Tertiary and quarternary venation forms a more irregular pattern mainly within the intercostal areas between secondary vein lobes and the midvein. As for primary and secondary veins, tertiary vein DR5 expression domains marked sites of subsequent procambial differentiation (Fig. (Fig.2,G–J).2,G–J). Taken together, the same sequence of events was observed for all vein classes: DR5 expression preceded oriented cell divisions (Fig. (Fig.3,3, A–C), which produce continuous files of narrow procambial cells and disappeared at later differentiation stages. Thus, the DR5 marker visualizes an auxin response prepattern that precedes the appearance of anatomically recognizable procambial strands.

Proper Positioning of Auxin Perception Maxima Requires Polar Auxin Transport

The distinct domains of high DR5 expression could be due to: (a) local accumulation of auxin that is derived from remote sources through polar auxin transport, (b) locally enhanced auxin synthesis or response within the incipient veins, or (c) a patterned signal unrelated to auxin, spuriously activating the DR5 marker. Only in scenario (a) would one expect that DR5 patterns are responsive to gradual changes in auxin transport, and we therefore assessed the position of DR5 expression domains in auxin transport-inhibited primordia. In the presence of 0.1 μm of auxin transport inhibitor NPA, the early DR5 expression domains close to the primordium margin were more pronounced than in leaf primordia grown under normal growth conditions (Fig. (Fig.4,4, A and D; red staining reflects lower levels of GUS activity than blue staining). DR5 expression became nearly restricted to the primordium margin at 1 μm NPA (Fig. (Fig.4,4, G and H), whereas even stronger inhibition of auxin transport resulted in delayed decrease of DR5 expression and delayed vascular differentiation at the margin (Fig. (Fig.4,4, J–L). We obtained similar results with the auxin transport inhibitors HFCA and TIBA (data not shown), suggesting that these shifts can be attributed to altered auxin transport properties of the leaf primordia rather than to drug-specific effects. Interestingly, broadening of the DR5 expression domain along the leaf margin was associated with the multiplication of midveins, suggesting that a sharp distal expression focus (DF) in normal development promotes the formation of a single midvein. Two separate DFs were occasionally observed, which may result in leaves with two distinct midveins, which are observed at low frequency in auxin transport-inhibited plants and in pinformed 1 mutants (Okada et al., 1991; Mattsson et al., 1999).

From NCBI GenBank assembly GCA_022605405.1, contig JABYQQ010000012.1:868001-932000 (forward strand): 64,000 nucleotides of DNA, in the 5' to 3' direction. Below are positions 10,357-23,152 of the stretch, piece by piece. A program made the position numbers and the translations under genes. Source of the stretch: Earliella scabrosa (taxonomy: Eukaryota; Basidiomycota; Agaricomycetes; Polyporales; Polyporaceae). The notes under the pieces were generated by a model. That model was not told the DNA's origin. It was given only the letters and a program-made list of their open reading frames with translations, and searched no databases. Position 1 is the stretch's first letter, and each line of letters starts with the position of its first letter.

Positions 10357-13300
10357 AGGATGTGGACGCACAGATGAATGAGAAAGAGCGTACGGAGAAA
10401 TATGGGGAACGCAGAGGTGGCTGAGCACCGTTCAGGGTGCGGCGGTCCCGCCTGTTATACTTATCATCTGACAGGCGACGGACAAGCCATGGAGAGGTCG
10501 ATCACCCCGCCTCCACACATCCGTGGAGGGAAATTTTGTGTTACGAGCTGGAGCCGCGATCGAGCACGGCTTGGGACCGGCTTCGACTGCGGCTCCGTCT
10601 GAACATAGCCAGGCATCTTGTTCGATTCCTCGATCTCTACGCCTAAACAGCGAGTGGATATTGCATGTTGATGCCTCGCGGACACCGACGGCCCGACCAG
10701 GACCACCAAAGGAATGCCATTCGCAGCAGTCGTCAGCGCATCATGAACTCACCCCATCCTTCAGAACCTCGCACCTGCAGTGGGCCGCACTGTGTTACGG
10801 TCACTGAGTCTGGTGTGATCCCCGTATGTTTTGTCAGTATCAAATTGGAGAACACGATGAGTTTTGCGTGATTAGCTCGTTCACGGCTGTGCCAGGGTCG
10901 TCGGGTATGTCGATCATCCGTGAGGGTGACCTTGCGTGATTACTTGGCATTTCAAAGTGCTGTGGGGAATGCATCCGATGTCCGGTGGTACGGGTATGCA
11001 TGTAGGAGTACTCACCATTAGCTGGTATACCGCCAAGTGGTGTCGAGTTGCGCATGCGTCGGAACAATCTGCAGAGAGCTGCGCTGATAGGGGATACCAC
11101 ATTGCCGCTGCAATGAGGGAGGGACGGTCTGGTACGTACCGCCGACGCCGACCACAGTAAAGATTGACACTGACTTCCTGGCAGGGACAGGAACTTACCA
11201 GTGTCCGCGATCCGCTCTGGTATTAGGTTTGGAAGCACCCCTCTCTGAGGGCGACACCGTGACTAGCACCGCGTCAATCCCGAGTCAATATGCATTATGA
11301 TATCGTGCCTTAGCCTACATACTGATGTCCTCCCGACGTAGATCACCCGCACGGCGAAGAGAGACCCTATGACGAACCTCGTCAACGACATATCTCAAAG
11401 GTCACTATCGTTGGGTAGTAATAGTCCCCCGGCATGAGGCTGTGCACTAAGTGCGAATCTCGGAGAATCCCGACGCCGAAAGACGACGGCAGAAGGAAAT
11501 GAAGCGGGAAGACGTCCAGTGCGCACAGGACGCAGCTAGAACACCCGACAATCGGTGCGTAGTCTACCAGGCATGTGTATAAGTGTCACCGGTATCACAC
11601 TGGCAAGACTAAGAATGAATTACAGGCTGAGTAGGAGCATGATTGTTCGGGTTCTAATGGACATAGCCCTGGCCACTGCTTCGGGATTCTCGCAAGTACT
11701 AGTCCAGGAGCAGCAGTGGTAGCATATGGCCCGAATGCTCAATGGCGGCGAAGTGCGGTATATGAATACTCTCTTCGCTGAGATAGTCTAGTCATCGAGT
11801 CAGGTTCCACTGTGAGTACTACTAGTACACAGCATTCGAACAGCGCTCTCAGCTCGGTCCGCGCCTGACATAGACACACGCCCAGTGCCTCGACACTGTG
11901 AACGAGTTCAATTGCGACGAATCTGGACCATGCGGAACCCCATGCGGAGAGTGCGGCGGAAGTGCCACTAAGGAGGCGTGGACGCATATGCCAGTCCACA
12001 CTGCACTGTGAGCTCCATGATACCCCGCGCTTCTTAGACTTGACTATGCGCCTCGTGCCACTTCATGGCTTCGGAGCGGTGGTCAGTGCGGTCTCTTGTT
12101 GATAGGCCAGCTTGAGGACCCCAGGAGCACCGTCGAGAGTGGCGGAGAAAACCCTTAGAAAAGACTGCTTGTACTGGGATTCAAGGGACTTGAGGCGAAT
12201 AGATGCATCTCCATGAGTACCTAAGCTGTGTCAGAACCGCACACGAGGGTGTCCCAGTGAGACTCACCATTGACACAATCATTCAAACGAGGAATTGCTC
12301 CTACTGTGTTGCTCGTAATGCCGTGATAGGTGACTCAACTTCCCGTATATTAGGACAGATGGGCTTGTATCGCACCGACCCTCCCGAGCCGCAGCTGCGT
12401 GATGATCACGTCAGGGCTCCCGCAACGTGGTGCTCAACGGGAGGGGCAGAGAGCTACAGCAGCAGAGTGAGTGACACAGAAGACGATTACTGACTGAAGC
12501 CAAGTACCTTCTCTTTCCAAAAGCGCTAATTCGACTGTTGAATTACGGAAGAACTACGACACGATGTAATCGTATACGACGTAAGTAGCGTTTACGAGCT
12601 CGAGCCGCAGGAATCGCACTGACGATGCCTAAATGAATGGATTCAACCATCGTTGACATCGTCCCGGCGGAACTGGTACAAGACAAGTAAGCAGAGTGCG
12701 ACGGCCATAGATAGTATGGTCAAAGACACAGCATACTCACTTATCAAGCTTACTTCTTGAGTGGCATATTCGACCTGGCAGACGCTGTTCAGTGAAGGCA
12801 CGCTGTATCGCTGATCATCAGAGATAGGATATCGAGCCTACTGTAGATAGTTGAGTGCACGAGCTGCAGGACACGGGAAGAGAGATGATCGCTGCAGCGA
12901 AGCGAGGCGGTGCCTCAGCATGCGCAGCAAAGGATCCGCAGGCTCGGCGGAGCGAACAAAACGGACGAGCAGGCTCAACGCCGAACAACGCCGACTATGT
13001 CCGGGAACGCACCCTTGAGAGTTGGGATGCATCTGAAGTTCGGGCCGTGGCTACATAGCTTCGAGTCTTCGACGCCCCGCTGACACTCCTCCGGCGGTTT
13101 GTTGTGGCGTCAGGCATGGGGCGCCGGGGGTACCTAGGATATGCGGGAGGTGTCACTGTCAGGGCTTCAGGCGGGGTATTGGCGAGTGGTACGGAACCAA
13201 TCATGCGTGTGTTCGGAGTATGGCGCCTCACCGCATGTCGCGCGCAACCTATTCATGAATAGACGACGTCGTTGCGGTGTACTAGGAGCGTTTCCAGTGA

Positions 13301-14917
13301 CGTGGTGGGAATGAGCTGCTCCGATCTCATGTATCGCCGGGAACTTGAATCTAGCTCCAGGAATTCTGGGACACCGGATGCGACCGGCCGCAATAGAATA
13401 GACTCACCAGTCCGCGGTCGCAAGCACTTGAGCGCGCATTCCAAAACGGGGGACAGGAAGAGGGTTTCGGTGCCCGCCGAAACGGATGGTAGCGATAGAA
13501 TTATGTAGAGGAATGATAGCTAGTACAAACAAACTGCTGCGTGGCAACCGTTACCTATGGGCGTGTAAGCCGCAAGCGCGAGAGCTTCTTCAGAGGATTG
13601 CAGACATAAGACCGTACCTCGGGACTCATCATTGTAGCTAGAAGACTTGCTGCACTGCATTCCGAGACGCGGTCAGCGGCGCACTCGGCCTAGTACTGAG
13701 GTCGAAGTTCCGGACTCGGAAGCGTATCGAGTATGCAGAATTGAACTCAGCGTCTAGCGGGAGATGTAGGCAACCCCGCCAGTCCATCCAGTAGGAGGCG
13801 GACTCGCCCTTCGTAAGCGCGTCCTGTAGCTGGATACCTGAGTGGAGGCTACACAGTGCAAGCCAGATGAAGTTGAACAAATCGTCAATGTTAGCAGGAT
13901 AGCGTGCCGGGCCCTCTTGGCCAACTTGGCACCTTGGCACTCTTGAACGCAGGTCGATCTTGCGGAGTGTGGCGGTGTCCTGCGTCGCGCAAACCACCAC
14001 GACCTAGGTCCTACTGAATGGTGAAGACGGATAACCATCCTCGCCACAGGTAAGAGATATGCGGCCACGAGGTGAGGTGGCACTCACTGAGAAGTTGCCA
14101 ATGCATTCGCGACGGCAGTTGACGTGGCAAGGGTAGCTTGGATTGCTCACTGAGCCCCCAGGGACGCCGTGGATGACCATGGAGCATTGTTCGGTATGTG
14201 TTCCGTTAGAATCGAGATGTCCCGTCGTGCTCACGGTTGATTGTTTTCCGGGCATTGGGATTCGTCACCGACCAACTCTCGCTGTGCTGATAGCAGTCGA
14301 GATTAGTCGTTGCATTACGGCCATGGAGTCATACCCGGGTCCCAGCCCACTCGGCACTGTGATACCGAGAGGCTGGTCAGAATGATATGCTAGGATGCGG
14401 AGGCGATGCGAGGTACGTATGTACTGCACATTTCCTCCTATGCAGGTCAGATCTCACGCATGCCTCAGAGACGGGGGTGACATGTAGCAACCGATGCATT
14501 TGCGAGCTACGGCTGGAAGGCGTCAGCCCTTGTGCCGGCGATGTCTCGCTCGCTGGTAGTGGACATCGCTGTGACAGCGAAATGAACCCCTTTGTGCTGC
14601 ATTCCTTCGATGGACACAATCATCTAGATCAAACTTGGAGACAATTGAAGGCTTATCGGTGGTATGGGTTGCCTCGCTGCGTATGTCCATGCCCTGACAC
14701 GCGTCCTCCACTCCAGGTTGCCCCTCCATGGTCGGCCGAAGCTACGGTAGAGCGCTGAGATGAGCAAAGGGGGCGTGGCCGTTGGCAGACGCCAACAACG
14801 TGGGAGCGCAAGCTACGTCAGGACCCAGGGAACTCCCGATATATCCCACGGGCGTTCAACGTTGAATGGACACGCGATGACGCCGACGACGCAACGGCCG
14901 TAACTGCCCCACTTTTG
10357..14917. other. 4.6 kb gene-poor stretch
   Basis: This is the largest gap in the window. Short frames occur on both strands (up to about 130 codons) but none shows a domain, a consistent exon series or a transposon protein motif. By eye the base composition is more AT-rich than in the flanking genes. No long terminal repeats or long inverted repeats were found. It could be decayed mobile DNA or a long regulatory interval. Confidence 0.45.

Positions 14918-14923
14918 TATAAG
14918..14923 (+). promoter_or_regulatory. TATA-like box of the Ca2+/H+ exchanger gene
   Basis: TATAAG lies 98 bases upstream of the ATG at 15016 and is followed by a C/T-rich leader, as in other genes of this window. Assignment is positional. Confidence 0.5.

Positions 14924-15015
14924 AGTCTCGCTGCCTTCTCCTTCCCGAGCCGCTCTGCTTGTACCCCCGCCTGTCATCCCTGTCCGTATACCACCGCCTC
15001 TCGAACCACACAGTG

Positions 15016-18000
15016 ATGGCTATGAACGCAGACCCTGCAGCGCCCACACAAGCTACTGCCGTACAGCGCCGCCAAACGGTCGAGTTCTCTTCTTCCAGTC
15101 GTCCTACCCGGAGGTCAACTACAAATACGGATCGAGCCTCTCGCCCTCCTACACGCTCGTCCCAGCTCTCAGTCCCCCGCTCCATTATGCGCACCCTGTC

Figure 4
Pattern of DR5::GUS expression in primordia exposed to auxin transport inhibitors. Ages are 3 DAG in left column (A, D, G, and J), 4 DAG in middle column (B, E, H, and K), and 7 DAG in right column (C, F, I, and L). Levels of NPA are 0 μm (A–C), ...

Overall, the shift in DR5 expression pattern parallels the previously reported shift in vascular patterning of leaf primordia grown in the presence of auxin transport inhibitors (Fig. (Fig.4,4, C, F, I, and L; Mattsson et al., 1999; Sieburth, 1999). We conclude that DR5 expression domains mark incipient procambial patterns also under conditions of reduced auxin transport, suggesting functional involvement of auxin in vascular patterning.

Mutations in the MP Gene Result in Severe Auxin Insensitivity